“We put a lot of effort into thinking through how to organize some of the things that we try to do as groups,” said Gordon. “Ants don't put in any effort at all. They're pretty messy about it, and it works really well.”
…Of course, ants don't just create farms; they make assembly lines, highways and even underground cities.
“You get a variety of different sizes of workers with different shapes. And they're all built specifically to do certain tasks or jobs. So they are born with this identity,” said Moffett.”
There are soldiers, nurses, sanitation specialists, highway construction workers.
There are actually “suicide bomber” ants. “The ant simply walks up to the enemy and explodes – spraying this toxic yellow glue over itself and everything around it,” Moffett said. “That's right out of sci-fi. It doesn't even need any TNT. It just has it built into its body.”
With behavior this “human-like,” they must be pretty smart, right?
No, according to Deborah Gordon, professor of biology at Stanford: “Ants are not smart. In fact, if you watch an ant for any length of time, you're gonna end up wanting to help it, because ants are really very inept.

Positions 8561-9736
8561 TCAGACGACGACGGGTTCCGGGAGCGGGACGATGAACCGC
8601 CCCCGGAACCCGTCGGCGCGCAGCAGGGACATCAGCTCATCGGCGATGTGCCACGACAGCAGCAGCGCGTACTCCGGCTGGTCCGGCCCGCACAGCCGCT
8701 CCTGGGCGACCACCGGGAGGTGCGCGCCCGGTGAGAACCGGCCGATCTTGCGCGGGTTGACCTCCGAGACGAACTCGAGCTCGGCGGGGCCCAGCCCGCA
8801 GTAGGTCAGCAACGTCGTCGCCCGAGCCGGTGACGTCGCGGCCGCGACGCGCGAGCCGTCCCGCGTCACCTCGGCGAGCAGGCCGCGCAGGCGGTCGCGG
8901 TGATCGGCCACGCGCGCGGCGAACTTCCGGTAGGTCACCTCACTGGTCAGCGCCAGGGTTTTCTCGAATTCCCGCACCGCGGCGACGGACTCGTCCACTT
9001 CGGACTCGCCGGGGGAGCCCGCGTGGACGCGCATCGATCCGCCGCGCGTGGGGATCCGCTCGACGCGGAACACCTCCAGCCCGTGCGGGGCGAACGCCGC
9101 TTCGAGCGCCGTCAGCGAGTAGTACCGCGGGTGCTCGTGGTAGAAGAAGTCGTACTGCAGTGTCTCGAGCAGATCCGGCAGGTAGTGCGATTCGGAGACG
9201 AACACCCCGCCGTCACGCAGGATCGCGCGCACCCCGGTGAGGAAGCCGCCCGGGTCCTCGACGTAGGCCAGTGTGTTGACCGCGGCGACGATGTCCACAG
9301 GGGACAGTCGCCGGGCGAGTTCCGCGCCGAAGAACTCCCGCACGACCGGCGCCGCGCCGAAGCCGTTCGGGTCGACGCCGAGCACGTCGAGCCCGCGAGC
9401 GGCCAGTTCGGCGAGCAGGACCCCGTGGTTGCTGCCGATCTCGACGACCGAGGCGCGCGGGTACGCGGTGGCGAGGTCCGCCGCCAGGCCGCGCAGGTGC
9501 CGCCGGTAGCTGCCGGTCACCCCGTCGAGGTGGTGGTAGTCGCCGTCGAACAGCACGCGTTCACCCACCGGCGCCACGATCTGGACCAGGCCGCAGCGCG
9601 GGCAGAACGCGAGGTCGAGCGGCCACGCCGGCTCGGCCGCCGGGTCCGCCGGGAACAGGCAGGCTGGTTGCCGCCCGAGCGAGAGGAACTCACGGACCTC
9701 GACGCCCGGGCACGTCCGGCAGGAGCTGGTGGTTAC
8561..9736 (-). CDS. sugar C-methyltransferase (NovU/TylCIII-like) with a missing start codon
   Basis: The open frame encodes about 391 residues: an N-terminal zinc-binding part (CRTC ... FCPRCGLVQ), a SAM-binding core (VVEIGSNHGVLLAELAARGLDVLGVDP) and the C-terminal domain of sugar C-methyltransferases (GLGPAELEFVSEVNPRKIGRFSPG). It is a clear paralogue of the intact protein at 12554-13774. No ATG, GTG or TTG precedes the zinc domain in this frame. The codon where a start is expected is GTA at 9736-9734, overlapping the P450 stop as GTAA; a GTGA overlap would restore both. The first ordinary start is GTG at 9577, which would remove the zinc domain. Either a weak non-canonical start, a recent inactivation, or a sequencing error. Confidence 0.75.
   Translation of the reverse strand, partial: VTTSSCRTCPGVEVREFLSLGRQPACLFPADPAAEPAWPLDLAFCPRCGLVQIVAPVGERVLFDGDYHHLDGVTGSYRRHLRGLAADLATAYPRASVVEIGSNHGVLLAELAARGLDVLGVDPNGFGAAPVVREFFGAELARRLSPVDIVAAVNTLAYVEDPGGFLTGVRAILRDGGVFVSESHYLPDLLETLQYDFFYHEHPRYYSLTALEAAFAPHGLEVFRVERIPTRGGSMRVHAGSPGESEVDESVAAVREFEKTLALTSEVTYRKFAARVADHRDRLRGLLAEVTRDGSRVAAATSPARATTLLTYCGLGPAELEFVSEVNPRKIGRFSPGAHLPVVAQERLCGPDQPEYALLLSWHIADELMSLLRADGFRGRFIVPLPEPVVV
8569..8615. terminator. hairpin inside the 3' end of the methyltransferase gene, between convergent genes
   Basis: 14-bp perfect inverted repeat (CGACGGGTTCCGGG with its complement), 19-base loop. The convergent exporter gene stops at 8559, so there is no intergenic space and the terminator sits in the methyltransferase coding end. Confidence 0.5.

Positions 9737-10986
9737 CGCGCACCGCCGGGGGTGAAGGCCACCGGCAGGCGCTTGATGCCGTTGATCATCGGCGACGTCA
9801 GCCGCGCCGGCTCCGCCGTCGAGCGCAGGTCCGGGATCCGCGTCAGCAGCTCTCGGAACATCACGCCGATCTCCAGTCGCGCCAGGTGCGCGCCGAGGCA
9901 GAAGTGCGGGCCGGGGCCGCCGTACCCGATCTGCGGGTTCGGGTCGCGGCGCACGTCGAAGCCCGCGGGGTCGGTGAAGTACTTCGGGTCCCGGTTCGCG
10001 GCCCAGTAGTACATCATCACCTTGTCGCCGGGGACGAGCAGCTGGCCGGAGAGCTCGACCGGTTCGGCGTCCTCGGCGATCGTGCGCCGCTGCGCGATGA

“But colonies are smart. So what's amazing about ants is that in the aggregate, all of these inept creatures accomplish amazing feats as colonies,” she said.
And according to Gordon, they do it all without a boss.
“In an ant colony, there's nobody in charge. There are no bureaucrats. There are no foremen. There are no managers. There is nobody telling anybody what to do,” she said.
Wait a minute? Don't ant colonies have queens?
“The queen does not give rules,” explained Moffett. “She does not make proclamations. She just sits there and lays eggs. Being the queen would be the most boring job in the ant society.” …
Continue Reading to learn how ants helped Southwest decide the optimal way of boarding a plane